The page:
Radu: Were you afraid that it would sound like a compilation instead of an album?
James: A little bit, yeah, but at the same time we had to try something different. I think with every record we have to take a slightly different approach just to make sure we get different results. I wouldn't want to repeat the same method twice. I would be worried that it would lead to the same results, and we don't want to do that. There's no point in repeating ourselves. It would be a waste of our time and a waste of our listeners' time as well.
Radu: The album does have quite a mellow start, with "Rituals," the first metal song, being only the third track. Why?
James: Well, we wrote - "Aftermath" was probably one of the first tracks that we wrote for the album, and the track that comes before that was originally written as an intro to "Aftermath" but I kind of wanted to separate the two of them because we wanted to have "Aftermath" as, like, a pop track, and when it came to sequencing the record, that was the only place they could go, was at the start of it. It would have felt quite jarring or disjointed to put them anywhere else in the sequence of the album. It wasn't necessarily that we wanted to hold back the heavy material; it was that the only natural place for those two first songs was at the beginning.
Radu: Yeah, but it really felt great to have the punch… You have to wait a bit longer so it packs a bigger punch when it finally comes.
James: Yeah, no, exactly. I think it does work with that in mind, but it wasn't necessarily… We weren't trying to be like, "We're gonna really, really hold back the heavy material, we want to make this really stark contrast," it was really just… "This has to go there -"
Radu: It felt natural.
James: Exactly. It felt natural. Yeah.
Radu: And I remember you saying that these were the first three songs that were specifically supposed to be in the order, and then the rest you just had to puzzle the pieces together.
Radu: Do you think it's easier to get the release from writing lyrics as opposed to writing music?
James: I think you can have a really similar release from both. I don't think there's mutual exclusives with either of those two things. I think it completely depends on what you're trying to get out of your system…
Radu: Because with lyrics, you can put your thoughts into words and scream them, and I can suppose that's a big release -
James: Of course.
Radu: But can you do the same with, like, playing guitar?
James: Yeah, you can absolutely put your feelings into sound as much as you can put your thoughts into words, definitely. I think sometimes the writing of the music is more about curating a mood and giving an audible representation of something that you're feeling. Sometimes that's something that you don't necessarily have words for. Sometimes music has to be the language of your soul because there's no words that can truly express it. I think I'm often more satisfied with music than I am with lyrics, from a writing perspective. Sometimes I'll write lyrics and be really happy with them, but sometimes I'll kind of feel that I haven't been able to express myself in a way that I wanted to and I feel I'm more able to do that with music. I feel like it's a lot easier.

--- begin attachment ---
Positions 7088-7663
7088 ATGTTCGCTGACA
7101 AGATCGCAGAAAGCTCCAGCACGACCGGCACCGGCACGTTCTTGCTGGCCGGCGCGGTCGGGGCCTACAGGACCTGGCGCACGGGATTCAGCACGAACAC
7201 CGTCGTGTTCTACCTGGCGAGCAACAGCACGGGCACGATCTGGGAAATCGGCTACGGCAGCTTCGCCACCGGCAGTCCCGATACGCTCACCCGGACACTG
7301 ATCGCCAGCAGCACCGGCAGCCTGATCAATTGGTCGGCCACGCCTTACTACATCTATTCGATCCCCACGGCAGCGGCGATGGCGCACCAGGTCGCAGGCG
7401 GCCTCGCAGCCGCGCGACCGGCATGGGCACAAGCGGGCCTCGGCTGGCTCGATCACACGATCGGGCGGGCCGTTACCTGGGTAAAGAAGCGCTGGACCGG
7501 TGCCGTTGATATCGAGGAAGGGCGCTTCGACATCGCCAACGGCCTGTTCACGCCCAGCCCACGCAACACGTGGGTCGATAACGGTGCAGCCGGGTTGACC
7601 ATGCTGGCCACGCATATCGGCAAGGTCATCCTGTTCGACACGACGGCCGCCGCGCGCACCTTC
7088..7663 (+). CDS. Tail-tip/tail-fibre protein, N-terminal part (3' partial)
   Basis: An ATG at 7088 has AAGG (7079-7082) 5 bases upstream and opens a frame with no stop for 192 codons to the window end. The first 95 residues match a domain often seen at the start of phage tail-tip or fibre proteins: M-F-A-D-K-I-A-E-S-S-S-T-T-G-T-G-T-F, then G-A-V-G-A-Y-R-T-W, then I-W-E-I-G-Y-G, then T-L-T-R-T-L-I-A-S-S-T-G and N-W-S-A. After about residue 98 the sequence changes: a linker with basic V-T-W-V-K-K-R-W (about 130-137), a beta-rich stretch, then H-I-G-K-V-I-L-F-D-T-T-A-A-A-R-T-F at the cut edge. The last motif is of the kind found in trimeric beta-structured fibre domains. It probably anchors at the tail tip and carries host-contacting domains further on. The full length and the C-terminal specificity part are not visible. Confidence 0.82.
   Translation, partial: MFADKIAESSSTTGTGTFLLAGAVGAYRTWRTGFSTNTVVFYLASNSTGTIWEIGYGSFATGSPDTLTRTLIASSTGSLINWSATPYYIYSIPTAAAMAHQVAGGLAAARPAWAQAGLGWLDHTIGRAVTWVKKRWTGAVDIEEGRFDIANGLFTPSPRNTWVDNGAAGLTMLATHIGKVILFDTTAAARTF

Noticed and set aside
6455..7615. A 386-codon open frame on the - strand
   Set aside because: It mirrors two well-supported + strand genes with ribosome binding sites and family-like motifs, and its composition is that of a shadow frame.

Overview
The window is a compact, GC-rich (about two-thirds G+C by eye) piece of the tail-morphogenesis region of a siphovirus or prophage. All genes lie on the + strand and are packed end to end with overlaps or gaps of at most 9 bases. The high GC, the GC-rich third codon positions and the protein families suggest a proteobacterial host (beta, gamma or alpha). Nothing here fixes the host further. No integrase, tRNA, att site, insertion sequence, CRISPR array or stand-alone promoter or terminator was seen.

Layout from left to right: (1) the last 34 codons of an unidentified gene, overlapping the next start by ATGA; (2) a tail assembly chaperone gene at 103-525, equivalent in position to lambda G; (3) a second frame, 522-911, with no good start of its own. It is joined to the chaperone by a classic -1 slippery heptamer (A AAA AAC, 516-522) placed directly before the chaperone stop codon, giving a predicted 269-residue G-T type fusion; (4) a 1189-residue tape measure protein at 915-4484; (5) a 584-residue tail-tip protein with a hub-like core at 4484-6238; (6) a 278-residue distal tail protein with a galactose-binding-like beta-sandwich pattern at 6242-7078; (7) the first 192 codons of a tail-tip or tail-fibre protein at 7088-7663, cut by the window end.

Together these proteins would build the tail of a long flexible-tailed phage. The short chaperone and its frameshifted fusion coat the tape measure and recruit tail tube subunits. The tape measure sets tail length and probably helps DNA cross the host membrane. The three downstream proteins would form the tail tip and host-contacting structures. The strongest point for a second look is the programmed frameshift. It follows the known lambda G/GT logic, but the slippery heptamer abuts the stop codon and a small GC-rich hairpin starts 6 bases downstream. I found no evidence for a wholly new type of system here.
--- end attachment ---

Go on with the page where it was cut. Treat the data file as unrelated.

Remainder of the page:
Radu: Yeah, a lot of people in the past theorized that music is, like, the purest art form. Due to how easy it is to transmit emotion with it. Because painting and sculpture and lyrics have to be tied with real things like words and things you can actually relate to the real world, as opposed to music.
James: Yeah, exactly, and I feel like there's a much stronger theory base that goes with all of those things. It's kind of easier to dissect them, whereas music can be so - I mean, obviously there is theory that goes with music as well, there is really strong theory that goes with the practical side of that, but I find it to just be the most expressive of all the art forms.
Radu: And because we're kind of used to hearing music in a certain way, do you think if somebody has never heard music in their life and they would hear a sad song, they'd realize that it's sad?
James: That's a really interesting question. I think context is really important with all of that kind of thing, and I think maybe you and I know what a sad song sounds like because we have the context for it, because we're music fans, but I think without a really intensive study and a big sample size of people it's impossible to answer that question. (laughs)
Radu: Yeah, because, like, with pop music, a lot of it sounds really alike and we're used to hearing music in 4/4 -
Radu: And you listen to a lot of folk music, like Greek folk music, and it's in really weird time signatures. You have to learn to dance to it. It's really complicated.